However, it has now emerged that he has been dead for over a month. According to his agency, his car was found yesterday, Tuesday 2 September, burn out and with bullet holes on a road close to Donetsk.

“We condemn the appalling murder of the journalist Andrei Stenin and we call on Ukrainian authorities to carry out an immediate and thorough investigation to determine the circumstances of this case,” said IFJ President Jim Boumelha.

Julie Bishop, Minister for Foreign Affairs, and David Johnston, Minister for Defence, “NATO Summit in Wales”, (Media Release), Canberra, 3.9.14.

Duffield L, Berlin Wall in the News: Mass media and the fall of the Eastern Bloc in Europe, 1989, Saarbrucken, VDM, pp 88-89, 102-3.  See also, (12.9.14).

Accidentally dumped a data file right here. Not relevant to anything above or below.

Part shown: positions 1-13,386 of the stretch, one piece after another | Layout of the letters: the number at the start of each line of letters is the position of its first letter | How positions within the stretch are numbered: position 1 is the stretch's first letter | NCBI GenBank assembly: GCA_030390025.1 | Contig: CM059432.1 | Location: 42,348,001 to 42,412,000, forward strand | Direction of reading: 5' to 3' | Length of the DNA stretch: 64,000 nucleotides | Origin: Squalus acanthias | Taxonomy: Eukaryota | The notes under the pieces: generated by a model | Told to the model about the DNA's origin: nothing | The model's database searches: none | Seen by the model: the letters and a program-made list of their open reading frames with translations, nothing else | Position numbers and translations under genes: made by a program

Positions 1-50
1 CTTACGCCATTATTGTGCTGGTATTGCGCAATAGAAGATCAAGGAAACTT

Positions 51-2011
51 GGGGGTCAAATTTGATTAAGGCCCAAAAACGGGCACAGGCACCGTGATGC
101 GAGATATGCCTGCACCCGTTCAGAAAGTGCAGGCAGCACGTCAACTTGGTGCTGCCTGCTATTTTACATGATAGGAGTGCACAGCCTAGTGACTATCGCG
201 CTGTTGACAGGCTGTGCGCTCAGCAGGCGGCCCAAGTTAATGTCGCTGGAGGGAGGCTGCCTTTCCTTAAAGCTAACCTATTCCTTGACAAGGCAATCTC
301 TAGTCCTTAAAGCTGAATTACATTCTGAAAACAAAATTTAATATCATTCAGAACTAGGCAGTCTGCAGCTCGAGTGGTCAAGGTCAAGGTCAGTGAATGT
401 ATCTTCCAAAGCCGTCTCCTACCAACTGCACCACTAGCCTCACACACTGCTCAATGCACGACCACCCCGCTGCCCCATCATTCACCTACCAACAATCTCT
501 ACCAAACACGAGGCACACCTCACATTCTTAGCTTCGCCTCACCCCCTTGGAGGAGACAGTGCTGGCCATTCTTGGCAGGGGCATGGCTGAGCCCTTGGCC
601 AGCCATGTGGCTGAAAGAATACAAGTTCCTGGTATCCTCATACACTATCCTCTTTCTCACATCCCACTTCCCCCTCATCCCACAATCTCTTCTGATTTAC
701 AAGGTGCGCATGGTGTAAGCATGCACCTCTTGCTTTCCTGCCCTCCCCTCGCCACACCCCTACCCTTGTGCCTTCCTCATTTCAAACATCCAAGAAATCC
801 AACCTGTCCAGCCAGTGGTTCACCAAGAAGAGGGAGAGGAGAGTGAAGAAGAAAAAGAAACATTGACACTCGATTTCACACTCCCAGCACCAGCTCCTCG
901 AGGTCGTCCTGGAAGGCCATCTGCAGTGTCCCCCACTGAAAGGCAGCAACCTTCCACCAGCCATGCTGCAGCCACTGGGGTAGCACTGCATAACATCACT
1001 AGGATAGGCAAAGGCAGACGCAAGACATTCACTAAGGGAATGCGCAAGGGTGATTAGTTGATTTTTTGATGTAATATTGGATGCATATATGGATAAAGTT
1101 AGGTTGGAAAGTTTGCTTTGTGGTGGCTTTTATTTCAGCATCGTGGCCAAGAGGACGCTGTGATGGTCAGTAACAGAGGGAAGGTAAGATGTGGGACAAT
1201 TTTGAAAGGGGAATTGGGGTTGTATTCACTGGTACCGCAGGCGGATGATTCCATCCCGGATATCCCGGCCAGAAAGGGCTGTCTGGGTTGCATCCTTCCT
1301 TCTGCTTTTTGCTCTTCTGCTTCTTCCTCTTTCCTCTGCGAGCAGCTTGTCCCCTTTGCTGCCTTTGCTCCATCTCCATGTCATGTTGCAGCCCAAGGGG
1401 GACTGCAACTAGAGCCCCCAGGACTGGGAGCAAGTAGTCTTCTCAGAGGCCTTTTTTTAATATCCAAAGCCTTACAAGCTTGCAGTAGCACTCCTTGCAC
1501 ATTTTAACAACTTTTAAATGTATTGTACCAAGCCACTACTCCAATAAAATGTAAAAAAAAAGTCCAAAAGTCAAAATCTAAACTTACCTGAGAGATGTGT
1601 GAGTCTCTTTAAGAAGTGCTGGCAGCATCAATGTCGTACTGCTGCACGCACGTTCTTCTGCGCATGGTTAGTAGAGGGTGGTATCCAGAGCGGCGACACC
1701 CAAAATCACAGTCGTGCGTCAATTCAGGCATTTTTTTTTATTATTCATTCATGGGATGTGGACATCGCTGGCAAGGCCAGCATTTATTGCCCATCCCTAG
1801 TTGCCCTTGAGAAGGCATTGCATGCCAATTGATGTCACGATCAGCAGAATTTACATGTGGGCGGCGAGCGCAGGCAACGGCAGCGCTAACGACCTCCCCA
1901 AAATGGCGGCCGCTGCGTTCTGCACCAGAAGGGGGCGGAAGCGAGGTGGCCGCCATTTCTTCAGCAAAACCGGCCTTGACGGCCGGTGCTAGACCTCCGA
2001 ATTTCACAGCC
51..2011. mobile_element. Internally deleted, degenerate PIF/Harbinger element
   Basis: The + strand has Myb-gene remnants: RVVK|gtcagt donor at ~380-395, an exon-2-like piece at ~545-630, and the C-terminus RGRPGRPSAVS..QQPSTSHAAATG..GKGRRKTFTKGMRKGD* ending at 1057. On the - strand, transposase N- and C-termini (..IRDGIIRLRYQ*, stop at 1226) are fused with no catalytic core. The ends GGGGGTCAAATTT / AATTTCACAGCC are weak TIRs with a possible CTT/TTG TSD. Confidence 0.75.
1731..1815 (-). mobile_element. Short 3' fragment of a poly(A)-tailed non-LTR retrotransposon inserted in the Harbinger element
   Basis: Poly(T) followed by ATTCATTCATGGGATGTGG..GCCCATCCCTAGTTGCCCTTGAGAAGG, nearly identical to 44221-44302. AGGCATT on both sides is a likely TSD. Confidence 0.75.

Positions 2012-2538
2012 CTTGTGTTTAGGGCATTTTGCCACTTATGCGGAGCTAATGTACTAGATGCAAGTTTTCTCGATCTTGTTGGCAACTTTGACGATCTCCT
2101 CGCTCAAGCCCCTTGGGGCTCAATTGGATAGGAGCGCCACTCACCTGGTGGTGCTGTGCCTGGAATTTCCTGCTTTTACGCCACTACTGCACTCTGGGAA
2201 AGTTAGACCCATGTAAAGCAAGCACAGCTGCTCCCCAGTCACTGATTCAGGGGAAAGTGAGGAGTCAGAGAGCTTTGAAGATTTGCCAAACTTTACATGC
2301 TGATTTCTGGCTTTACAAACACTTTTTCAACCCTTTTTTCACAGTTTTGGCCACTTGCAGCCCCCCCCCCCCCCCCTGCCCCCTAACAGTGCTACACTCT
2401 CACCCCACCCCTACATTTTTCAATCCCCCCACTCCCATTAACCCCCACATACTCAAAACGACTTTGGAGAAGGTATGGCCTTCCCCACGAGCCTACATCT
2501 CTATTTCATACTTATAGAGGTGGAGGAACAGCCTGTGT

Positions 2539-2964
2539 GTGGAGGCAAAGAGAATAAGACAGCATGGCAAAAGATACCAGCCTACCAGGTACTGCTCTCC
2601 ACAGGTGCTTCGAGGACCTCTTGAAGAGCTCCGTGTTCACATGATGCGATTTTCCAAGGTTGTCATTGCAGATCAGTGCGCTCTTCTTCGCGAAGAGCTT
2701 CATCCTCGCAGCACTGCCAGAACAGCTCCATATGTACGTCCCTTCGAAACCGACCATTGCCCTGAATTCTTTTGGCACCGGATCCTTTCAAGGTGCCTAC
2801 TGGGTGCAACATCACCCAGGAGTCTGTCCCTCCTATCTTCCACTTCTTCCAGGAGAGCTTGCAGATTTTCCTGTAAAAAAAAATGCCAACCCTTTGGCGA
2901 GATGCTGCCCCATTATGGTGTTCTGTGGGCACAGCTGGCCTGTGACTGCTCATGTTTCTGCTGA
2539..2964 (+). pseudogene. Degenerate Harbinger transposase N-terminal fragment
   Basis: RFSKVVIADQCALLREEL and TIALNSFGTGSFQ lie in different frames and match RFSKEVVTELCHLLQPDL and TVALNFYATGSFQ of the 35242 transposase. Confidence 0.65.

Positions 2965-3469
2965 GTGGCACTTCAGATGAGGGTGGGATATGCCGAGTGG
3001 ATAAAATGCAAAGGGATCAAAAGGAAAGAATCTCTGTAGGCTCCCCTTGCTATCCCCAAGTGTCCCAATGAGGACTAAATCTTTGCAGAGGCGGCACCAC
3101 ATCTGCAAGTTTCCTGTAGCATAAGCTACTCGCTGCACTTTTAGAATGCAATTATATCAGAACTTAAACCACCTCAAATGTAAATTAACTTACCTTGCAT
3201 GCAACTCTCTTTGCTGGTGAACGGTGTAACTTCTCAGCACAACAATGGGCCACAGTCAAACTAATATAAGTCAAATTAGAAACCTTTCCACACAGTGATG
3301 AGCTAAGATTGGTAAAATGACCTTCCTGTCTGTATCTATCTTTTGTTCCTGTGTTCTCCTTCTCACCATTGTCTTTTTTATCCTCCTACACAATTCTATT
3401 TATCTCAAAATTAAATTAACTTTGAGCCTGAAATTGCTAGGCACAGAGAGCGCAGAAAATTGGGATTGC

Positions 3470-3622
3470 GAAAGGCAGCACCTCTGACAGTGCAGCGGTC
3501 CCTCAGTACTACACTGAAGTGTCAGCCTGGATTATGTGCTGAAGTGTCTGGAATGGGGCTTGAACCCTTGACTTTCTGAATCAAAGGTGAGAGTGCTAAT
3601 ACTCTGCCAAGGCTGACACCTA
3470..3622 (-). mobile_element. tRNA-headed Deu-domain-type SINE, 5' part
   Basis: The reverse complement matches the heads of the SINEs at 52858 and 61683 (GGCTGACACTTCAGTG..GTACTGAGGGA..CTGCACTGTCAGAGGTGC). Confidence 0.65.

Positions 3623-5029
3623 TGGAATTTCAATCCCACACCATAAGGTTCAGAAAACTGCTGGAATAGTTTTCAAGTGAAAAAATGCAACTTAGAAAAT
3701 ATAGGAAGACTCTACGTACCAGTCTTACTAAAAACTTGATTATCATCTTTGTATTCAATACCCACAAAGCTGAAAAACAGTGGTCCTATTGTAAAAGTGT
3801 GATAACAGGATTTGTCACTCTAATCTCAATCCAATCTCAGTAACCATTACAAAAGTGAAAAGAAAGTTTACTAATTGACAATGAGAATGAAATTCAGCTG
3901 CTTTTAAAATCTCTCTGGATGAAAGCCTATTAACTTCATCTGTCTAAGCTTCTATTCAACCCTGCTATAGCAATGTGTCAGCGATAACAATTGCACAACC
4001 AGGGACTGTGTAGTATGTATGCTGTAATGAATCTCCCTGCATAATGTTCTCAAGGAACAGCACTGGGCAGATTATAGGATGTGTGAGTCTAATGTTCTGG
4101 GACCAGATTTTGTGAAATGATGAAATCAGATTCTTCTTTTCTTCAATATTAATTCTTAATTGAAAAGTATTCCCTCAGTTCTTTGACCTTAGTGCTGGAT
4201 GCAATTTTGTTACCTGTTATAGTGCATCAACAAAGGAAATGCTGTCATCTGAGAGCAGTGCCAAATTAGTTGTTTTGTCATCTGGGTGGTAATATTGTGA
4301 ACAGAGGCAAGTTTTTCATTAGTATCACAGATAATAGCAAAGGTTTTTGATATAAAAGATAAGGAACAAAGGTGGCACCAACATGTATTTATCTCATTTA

European Voice, Brussels, Ukraine: ‘permanent ceasefire’ agreed with Russia. [Seeking confirmation from Russia], 3.9.14.

IFJ, Brussels, (Media Release), Russian Journalist Andre Stenin murdered in Eastern Ukraine, 3.9.14.

Le Monde, Paris,  L’OTAN prête à réagir fermement face à la Russie dans le dossier ukrainien (NATO ready to respond strongly to Russia over Ukraine), 4.9.14., (4.9.14).

Le Monde, 13.8.14: En Ukraine, la bataille de l’humanitaire (Humanitarian aid battle in Ukraine); La popularite de M. Poutine a l’epreuve de l’embargo russe (Test for Mr Putin’s popularity over the Russian trade embargo).